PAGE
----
I’m at a fork in the road. Truthfully, I’ve been standing here a while, for several months in fact. One direction is lit up in bright neon. Down this road lies ambition, dreams and risk alike. The other is murkier, but I can sort of make out an alarm clock and getting old before my time. All my life, I have wanted to create and build things, from songs and photographs to a self-sustaining business. Creating jobs for other people is high on my wish list too. You’d think choosing a path would be easy, but it turns out, it’s not.
Creatively, I have reached the point where I really should hire a part time assistant, because my projects get more and more complex, as my ambition grows. Which is great, and the way it should go. Another Passion is the best example. What started as a side project grew into a priority, and instead of a one-man creativity blog, I wanted to build an Arts & Culture site with multiple contributors and high quality content, as well as a framework through which other, original projects could take root. And all of that is happening, slowly but surely. It’s pretty awesome.
But. Other things have made me reconsider many a plan and ambition. Most importantly Kelly’s cancer, the treatments and the toll all of that has taken on our household. A situation that makes life difficult, even if you’re not trying to make your own way and build a business. It’s made me realize, that if I really want to go down the neon lit path of risk and possible wonder, I need a better plan – and help.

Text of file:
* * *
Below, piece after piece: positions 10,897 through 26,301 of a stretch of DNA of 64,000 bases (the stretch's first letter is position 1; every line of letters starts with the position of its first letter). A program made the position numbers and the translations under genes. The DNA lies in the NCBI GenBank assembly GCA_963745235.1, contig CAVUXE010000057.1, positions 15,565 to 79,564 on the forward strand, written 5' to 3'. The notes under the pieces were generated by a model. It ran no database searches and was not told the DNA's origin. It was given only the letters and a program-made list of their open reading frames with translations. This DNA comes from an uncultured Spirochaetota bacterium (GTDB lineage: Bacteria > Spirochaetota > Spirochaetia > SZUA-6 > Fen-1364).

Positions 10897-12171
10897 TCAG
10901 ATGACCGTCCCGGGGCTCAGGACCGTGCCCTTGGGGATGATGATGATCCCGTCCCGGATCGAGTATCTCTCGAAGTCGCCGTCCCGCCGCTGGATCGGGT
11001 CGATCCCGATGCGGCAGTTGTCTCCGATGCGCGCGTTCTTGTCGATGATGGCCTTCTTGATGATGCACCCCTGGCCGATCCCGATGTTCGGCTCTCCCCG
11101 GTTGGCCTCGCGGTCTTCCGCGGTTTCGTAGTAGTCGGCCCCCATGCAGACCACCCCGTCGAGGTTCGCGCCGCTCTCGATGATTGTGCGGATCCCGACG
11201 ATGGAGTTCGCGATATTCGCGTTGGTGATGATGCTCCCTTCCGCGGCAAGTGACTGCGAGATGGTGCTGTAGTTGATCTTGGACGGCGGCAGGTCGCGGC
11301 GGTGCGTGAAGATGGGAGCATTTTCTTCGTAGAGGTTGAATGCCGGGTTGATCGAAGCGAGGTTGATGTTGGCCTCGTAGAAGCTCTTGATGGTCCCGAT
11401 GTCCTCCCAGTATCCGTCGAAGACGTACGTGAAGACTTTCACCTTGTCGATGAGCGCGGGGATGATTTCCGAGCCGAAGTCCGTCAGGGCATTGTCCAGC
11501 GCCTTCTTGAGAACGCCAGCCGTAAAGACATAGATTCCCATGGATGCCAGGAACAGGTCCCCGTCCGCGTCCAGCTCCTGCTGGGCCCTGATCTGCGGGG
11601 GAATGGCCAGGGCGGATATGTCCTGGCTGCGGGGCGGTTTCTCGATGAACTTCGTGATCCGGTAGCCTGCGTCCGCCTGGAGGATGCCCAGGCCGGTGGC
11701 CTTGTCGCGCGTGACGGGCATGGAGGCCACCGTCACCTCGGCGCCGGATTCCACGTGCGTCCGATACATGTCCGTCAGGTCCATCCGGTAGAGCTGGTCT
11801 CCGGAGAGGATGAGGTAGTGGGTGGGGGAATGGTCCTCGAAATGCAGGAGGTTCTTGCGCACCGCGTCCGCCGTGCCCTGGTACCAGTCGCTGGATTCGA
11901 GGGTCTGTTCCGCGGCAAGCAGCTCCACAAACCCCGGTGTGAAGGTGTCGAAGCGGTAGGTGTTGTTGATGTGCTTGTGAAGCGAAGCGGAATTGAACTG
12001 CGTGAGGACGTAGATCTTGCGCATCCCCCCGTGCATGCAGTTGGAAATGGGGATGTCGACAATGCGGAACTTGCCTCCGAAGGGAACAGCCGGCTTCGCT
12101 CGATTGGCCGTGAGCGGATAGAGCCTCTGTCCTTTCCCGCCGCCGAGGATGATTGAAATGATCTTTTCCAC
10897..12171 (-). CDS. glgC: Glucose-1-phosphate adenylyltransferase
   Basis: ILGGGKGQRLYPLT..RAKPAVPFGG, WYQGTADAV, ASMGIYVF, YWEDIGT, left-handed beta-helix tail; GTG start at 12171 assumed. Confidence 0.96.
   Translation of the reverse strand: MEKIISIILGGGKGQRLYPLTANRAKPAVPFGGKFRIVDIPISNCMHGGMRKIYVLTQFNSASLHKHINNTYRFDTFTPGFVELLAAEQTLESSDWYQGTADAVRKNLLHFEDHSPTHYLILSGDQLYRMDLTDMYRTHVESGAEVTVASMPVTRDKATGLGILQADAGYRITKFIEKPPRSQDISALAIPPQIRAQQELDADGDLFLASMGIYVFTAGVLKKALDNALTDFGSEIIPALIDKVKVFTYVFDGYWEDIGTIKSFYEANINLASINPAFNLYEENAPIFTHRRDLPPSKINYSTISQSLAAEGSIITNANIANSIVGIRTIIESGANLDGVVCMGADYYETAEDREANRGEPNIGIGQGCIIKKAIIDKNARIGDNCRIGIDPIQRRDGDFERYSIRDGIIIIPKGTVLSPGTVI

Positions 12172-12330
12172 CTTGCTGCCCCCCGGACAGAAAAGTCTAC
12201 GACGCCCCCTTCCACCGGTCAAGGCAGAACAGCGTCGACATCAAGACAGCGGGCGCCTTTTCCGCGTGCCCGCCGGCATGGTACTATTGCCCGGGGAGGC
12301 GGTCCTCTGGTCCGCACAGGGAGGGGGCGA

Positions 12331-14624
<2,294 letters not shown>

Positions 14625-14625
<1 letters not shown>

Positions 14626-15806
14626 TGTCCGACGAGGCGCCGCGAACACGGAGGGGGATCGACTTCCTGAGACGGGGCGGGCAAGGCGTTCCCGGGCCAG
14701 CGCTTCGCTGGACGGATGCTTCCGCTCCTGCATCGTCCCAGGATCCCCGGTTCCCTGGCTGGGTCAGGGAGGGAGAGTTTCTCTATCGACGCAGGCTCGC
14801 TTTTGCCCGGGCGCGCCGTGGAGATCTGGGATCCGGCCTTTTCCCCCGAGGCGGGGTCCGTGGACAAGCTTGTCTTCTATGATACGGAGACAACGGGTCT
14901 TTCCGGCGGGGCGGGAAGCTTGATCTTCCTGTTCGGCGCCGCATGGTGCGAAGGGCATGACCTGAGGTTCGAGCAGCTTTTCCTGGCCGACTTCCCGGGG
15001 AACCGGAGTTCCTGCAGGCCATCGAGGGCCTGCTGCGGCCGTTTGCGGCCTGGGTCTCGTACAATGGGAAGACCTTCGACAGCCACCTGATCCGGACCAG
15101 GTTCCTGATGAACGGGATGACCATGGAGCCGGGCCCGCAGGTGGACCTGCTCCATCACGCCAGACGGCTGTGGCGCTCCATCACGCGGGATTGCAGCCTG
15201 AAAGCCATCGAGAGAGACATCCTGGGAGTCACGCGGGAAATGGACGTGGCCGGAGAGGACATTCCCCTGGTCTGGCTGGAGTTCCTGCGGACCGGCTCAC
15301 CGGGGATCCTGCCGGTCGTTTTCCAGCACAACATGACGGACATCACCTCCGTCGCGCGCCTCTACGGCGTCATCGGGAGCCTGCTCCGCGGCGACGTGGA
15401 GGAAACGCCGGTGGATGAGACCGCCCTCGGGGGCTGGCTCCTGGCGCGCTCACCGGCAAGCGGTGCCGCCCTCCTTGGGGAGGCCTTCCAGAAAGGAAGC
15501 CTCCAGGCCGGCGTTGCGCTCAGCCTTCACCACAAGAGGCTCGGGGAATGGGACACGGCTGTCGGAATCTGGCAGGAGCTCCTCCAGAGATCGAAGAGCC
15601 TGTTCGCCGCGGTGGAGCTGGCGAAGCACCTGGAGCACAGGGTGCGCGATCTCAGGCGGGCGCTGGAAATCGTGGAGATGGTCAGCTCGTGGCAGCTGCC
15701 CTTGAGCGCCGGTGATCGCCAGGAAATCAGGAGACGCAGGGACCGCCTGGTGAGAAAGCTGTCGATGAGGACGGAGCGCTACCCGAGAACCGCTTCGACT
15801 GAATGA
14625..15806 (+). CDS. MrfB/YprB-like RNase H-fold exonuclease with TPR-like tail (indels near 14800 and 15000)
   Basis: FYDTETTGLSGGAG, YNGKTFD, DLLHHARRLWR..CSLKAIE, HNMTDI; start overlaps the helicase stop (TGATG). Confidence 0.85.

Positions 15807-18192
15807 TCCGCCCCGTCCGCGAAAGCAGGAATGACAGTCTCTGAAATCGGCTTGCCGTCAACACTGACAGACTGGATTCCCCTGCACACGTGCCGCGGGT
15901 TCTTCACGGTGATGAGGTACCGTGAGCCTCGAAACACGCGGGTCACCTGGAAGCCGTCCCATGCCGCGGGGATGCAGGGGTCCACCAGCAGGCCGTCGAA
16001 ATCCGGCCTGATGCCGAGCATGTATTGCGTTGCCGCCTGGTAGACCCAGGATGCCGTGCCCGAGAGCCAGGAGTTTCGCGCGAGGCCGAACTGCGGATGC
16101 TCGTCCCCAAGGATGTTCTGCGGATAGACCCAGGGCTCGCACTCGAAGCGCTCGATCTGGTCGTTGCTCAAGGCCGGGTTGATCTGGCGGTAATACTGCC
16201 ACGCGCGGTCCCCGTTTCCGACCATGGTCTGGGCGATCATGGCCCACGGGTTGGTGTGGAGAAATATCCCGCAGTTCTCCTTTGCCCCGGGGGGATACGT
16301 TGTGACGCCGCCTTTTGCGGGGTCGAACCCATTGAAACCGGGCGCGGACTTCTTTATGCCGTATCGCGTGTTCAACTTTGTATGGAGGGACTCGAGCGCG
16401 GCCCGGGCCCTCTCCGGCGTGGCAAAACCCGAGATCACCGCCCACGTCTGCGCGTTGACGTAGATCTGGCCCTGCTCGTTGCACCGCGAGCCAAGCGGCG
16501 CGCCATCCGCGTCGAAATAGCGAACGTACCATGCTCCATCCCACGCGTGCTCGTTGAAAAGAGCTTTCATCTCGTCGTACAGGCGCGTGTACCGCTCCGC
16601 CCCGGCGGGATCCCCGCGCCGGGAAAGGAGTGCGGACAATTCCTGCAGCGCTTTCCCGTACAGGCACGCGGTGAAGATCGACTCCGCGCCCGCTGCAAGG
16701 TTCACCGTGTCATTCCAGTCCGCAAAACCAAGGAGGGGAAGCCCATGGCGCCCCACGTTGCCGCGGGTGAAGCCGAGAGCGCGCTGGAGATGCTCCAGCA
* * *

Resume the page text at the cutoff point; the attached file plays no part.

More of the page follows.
Of course, while I’m busy working on said plan, Life keeps happening.
Kelly is not out of the woods yet, which means I still have to focus on supporting her more than anything. It’s not a chore or a duty, it’s a privilege, but it does drain a lot of energy of both the physical and emotional variety. I channel most of what I have left into Another Passion. And when there is nothing left at all, I hop on Minecraft and take a mental vacation.
While standing at this fork in the road, I have been living off of my savings – leftovers from selling my apartment last year. There is still a little left, but not enough for another year of living like this. So I need to get that plan done, get my ducks in a row and buckle up (and whatever other clichés you can fit in) – or dial it all back and focus on work that pays me, instead of being paid for by me. But I’m not quite ready for that.
The one good thing I have to say about cancer, is that it puts everything in perspective. There’s a lot of little stuff I don’t sweat anymore, and I appreciate the good people in my life more than ever. Even on the tough days. For that very reason, I still want to build and create, and I still want to create jobs instead of just taking one.
These are interesting, and scary times.